Maheen Kaleem, a recent Georgetown University Law Center graduate, wants to practice public interest law but said she didn’t enter law school with blinders on about the job market. (Bill O'Leary/The Washington Post)

Law schools across the country are facing their lowest enrollment numbers in years, causing some to slash their budgets and revamp their programs in an effort to attract students worried about finding a job in a diminished legal industry.

Nearly 46,000 people have applied so far to go to an accredited U.S. law school in the most recent admissions cycle, a figure that puts applications on track to hit just short of 53,000 total. By comparison, there were a total of 77,000 applicants in 2010 and 90,000 in 2004, according to the Law School Admission Council. Even top-ranked Harvard Law School witnessed a drop in applications before rebounding in the last two years.

Poor enrollment is hurting the bottom line at some schools. Washington and Lee’s School of Law said it plans to cut 12 positions, while Western Michigan University’s Thomas M. Cooley Law School delivered pink slips to more than half of its faculty and staff members last summer.

Going to law school used to feel like a no-brainer for college graduates seeking financial security. But that calculus has changed, with many firms that suffered during the recession still struggling to fully recover. Last month, Wiley Rein, one of the Washington area’s biggest law firms, cut 48 attorneys and staff members, an estimated 9 percent of its overall workforce.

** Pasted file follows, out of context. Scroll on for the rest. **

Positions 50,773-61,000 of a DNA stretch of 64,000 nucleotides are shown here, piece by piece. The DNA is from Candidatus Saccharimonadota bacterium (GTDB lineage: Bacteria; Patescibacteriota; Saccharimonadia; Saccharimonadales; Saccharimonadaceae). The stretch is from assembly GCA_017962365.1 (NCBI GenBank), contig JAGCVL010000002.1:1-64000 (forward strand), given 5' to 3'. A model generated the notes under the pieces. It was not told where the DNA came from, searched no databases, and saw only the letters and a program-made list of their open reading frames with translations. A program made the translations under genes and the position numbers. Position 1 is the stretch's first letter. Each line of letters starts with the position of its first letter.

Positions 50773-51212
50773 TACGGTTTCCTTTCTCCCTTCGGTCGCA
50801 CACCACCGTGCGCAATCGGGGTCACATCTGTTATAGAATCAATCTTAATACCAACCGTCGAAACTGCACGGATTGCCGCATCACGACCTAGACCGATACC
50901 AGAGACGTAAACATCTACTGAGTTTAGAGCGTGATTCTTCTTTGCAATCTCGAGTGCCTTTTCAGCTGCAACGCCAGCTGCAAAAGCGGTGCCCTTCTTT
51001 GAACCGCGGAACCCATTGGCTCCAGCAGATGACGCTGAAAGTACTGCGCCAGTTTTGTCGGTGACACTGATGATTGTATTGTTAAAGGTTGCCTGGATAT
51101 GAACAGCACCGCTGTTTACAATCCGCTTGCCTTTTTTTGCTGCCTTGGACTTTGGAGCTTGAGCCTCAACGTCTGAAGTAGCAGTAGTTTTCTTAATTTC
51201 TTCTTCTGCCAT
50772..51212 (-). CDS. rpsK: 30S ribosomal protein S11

“It’s still really difficult for first-years. I’m seeing people with good credentials from good law schools struggling to get jobs,” said Darin Morgan, a partner at Major, Lindsey & Africa, a legal recruitment firm.

The stark realities of the legal industry have been a wake-up call to law schools, said Blake Morant, dean of the George Washington University Law School.

“Every single law school that I know of is doing something to not only innovate, but also to add value to what they’re giving to students,” he said at a recent panel hosted by Lawyers of Color.

One longtime critique of law school programs is that they teach too much theory, material that won’t come up in everyday work at a law firm.

In response, Morant and other deans say their schools are increasing practical training for students, including more semesters of writing courses and externships. John Gotanda, dean of the Villanova University School of Law, said the school is now requiring students to take a course on the economics of a law firm in case they decide to start their own practice.

Some say schools have been too slow to react to the seismic shift in legal education and are setting themselves up to fail. Emory University School of Law professor Dorothy Brown predicted that a top law school would close in three years if institutions maintained the status quo.

“No law school has figured out how to handle the new normal” of fewer jobs and fewer applicants, she wrote in a recent essay in The Washington Post. “While some argue that going to law school is still a safe bet, little evidence exists to support this position. The most elite law schools — the top 1 percent — will thrive. The other 99 percent: not so much.”

For students considering whether to take on six-figure debt to go to law school, the prospects for work after graduation aren’t as rosy as they once were.

Nine months after graduation, a little more than half of the class of 2013 had found full-time jobs as lawyers, down from 77 percent of 2007, according to the most recent data from the American Bar Association and the National Association for Law Placement. Those who did find jobs had starting salaries that were 8 percent below the 2009 peak, averaging $78,205 in 2013.

While attending American University Washington College of Law, Courtney Robinson did several internships, including one as a legal fellow for the Congressional Black Caucus. But a full-time job was difficult to come by once she graduated in 2012.

After graduation, Robinson worked a series of temp and contract jobs for several months. Her plan was to go into public policy work, but the organizations she worked with didn’t have the money to hire.